Friday, December 31, 2004

A deeper wave than this

The past week can both sadden and uplift any thoughtful mind.

Under all the talk about how much the Western nations ought to give in the efforts to help survivors of the Indian Ocean tsunami disaster, something more important has been left unsaid.

Nobody questions this basic idea: ability to help implies a duty to help. Even when the people who need our help are on the far side of the world, nobody questions our duty to help them if we can. Nobody humane enough to take seriously, at any rate.

This is a hopeful fact of the modern era. On the vast time scales of geology and history, there is nothing new about this disaster. Thousands of human lives cut short by the forces of nature is a sorrow as old as time, but our ability to help one another grows year by year. More importantly, our will to help one another is rapidly catching up with our ability.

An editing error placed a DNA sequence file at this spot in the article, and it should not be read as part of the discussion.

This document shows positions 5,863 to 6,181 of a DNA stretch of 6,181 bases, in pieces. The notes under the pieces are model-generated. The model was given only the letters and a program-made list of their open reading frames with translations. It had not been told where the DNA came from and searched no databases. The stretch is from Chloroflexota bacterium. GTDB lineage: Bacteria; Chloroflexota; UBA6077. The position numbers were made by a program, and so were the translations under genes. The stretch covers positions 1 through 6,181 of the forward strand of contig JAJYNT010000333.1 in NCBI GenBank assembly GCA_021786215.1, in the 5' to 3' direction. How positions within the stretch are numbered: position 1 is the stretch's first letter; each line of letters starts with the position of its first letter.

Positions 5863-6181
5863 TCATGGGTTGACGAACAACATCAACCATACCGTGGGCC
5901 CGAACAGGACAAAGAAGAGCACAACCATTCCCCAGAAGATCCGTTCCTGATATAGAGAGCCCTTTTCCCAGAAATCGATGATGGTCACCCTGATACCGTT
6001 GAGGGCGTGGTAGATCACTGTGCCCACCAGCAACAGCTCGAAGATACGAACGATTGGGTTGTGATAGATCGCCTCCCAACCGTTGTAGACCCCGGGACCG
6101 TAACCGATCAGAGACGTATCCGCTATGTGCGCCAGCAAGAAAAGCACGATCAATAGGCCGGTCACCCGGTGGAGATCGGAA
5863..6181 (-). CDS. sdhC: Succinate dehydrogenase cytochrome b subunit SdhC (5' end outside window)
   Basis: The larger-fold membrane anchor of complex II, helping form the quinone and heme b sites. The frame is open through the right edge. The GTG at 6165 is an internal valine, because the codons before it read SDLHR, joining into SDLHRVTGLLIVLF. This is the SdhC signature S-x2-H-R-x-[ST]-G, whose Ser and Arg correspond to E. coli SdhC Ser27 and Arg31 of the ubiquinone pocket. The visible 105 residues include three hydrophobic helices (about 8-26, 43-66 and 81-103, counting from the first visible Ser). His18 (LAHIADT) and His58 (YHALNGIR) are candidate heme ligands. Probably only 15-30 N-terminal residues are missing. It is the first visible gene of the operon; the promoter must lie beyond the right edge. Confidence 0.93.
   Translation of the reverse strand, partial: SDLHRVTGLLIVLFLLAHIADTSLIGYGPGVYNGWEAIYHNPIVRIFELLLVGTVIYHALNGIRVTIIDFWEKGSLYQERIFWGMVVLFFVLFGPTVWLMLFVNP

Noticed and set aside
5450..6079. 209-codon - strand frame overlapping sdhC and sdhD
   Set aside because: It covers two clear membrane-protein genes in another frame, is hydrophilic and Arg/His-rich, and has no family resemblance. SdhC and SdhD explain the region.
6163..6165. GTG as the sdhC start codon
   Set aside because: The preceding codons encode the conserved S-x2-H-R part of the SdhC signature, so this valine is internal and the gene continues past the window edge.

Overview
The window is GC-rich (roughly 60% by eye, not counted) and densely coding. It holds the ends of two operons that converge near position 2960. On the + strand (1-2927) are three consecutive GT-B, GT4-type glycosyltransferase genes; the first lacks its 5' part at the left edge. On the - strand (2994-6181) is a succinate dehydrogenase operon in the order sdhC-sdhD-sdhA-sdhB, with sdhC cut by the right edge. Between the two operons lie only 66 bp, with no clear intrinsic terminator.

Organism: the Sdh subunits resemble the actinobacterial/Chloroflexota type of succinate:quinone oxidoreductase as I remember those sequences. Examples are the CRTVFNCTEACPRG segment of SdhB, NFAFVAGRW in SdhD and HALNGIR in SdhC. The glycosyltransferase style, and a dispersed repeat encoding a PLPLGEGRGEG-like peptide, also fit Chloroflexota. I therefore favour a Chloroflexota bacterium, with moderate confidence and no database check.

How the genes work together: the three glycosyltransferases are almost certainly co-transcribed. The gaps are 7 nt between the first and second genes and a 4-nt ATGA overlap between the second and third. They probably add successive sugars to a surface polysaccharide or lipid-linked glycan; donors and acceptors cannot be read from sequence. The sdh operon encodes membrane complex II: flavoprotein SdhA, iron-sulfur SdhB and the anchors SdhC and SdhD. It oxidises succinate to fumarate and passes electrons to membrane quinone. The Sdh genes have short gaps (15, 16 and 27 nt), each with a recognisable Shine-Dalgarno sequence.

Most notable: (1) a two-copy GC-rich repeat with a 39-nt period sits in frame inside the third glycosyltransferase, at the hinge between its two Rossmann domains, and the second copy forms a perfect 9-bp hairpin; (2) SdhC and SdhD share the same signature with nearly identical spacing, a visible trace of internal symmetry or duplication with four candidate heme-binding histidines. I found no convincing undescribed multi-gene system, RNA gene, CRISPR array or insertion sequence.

There will always be room for improvement in our response to crisis. Still, as we pass into a new year, we can take a moment to celebrate how far we have advanced.

In earlier centuries, most survivors of any disaster this huge would be on their own in the struggle for survival, after losing everything they had. The death toll in the weeks, months, and years after the disaster would be many times higher than the number killed by the actual event. Our emerging world community gives humans the power to vastly reduce that misery and suffering.

I am gladdened any time we use such power for such good purposes.


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